So leadership is really important because, for those of us who were service recipients, we see those services from the, "Wow, I received that” services end. And then, when we moved into leadership positions, we see, well, “Gee, that's how the system works?” or maybe doesn't work. And so, we become a really important informant in a leadership role to help the behavioral health system actually be much more responsive to the actual people that they're serving. And to think about stuff like access, and “What is access? What does that mean?” I'm going into all sorts of stuff, and you can see why leadership is super important.

    Eric: Great. And Lisanne, you want to weigh in on that, and your take on that admittedly broad question?

    Lisanne: I think a lot of behavioral health clinical staff have a lot of challenges understanding, I think, the differences between, I think, the little P and the big P, and how to integrate those staff into their services, because I don't think they really understand either.

    Keris: Yeah. I think a lot of times, it's like bringing in a new role into your treatment team. Let's put it that way. And if you don't understand what that person is supposed to be doing, or how they're supposed to be doing it, how do you support them really doing their role according to their scope of practice? I think this is another reason why peer and other types of leadership are really important. Because we can help our behavioral health treatment teams have a better understanding of the work that we do, how we do it. And if we do it according to our scope of practice, we can actually get the outcomes that the evidence says that we can obtain. When we do things like training, if we have people who are running the office of consumer and peer affairs, if you will, we can always help our providers in that way. Now, I'm losing my voice, so hold on.

    Lisanne: Well, here, I can chime in for a minute while you grab a sip of water.

    Eric: Hydrate.

    Lisanne: We've learned from some studies in HIV clinic settings that providers don't fully understand how best to integrate allied health staff to improve the services for their patients. There's a real opportunity to improve recovery efforts outside of the clinic setting to ensure that people [regain] their overall wellness over time outside of the clinic setting.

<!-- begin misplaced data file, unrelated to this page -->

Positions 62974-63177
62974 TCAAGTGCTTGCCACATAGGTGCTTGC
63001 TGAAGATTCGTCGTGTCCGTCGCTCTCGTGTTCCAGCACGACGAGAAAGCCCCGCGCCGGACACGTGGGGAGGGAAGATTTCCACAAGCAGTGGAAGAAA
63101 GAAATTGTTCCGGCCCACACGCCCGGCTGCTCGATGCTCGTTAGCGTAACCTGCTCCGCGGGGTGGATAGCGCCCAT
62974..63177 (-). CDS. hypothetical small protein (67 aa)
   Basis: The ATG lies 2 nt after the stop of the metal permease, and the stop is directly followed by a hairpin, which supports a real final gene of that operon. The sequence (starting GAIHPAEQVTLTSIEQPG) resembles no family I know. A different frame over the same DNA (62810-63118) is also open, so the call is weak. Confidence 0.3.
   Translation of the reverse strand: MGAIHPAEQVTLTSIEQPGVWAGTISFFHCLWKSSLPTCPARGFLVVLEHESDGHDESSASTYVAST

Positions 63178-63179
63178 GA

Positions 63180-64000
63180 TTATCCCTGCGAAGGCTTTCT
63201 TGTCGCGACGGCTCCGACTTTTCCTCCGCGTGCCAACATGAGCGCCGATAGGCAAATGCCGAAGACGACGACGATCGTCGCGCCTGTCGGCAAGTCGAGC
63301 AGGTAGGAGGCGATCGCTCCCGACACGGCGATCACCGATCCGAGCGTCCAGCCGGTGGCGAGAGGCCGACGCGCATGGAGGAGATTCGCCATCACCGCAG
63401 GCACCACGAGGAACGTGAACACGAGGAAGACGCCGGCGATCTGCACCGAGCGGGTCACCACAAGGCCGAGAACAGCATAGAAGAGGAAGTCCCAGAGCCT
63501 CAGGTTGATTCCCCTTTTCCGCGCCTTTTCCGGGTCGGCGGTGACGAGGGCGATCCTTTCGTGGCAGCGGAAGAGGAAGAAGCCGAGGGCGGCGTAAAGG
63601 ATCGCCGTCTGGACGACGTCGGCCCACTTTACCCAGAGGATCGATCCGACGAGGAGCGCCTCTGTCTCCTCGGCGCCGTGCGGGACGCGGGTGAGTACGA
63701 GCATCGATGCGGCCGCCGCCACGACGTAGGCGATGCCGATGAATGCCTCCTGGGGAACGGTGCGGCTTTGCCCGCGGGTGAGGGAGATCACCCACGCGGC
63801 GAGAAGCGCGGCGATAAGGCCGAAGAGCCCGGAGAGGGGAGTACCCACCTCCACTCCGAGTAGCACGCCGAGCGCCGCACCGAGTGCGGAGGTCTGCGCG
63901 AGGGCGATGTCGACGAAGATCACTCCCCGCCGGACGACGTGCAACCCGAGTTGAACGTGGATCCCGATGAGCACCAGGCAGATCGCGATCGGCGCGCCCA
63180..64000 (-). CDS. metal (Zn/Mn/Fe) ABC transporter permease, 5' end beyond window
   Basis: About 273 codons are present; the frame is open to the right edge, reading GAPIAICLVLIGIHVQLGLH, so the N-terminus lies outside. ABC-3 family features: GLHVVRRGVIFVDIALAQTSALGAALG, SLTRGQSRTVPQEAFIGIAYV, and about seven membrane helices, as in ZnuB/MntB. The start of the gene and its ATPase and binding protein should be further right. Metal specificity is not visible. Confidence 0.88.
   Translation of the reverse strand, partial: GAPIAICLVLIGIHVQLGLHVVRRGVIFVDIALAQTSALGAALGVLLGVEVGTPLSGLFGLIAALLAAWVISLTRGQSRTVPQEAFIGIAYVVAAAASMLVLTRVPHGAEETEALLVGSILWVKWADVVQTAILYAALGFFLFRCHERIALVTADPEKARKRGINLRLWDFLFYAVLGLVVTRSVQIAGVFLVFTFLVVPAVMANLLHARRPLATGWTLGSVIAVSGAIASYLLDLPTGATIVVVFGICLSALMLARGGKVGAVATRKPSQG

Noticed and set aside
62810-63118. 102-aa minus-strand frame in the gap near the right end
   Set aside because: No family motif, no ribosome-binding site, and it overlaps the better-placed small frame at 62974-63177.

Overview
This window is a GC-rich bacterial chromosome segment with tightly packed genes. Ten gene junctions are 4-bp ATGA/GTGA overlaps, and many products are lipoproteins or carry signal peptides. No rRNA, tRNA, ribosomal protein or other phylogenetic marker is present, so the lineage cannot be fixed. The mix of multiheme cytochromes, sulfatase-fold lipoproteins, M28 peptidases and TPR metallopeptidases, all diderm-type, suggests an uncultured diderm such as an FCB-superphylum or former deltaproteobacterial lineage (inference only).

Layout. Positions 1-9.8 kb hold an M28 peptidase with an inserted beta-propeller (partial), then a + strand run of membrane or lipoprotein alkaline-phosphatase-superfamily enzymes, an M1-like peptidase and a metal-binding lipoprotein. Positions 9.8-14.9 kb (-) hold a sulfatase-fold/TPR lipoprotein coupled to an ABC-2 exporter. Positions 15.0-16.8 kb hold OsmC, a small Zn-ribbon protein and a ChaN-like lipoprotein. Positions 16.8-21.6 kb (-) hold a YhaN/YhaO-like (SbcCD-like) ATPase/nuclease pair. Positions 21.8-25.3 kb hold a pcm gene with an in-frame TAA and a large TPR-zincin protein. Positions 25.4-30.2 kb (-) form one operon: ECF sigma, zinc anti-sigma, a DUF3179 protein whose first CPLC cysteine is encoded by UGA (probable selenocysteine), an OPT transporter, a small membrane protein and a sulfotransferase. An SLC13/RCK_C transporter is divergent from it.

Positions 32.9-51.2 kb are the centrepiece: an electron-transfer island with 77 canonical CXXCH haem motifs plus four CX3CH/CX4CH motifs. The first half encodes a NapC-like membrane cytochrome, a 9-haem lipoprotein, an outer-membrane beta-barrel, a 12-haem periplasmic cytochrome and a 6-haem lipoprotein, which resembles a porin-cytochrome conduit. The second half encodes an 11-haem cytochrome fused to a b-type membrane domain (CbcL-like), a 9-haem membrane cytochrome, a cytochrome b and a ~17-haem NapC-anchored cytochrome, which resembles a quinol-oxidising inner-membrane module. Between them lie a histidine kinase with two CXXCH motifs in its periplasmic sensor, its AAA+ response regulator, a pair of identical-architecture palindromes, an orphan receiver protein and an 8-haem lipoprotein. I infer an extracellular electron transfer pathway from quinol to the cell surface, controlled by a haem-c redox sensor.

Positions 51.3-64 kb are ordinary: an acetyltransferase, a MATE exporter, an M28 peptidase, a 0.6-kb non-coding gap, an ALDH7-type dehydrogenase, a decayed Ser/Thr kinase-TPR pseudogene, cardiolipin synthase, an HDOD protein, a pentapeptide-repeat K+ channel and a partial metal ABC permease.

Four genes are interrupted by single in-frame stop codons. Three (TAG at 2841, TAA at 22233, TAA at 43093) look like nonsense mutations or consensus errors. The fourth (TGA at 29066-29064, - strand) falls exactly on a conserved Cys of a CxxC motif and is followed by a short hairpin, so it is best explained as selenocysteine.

Keris: Maybe to give an example, and I'll use LACDMH as one of the examples, but I can do this, support people in other realms, too, is looking at things like grand rounds. That might be even a first step of an example to train on “What is a peer? What is a community health worker? What is their scope of practice? What kind of services do they provide within the clinic setting?” And also, there may be community-based settings, there may be prevention work. And how does that intermix with the entire team, and/or with the role that you're providing, for example, as a psychiatrist?

    Sometimes when we're trying to implement new work, such as integrating technology into a space of mental health, that can include tele-health as well as using any other kind of digital therapeutics. Partnering up peers and the provider, force to figure out how are we going to actually implement this new way of providing services and supports into our system of care.

    That is another way that I will say licensed providers can have a better understanding of the role of peers, not only as the provider or supporter who may be supporting the person in understanding how to use the technology, helping them set up an email account, some very basic stuff, but they also hear how the people they're serving actually use technology, understand the services they're receiving, understand, "Well, that guy can never show up. I just think they're actually being non-compliant."

    And the peer will say, "Well, actually, I had to help that guy actually get the bus tokens. He's not showing up because he can't get on the bus to get here." But that may not come out in a natural conversation, but it may come out more naturally with the peer who's been there and done that. I think that's ways in which we can utilize the peer workforce, and not just to do the work of providing the support and service, but also to help inform how those services are actually provided within the mental health setting, and also within the community at large.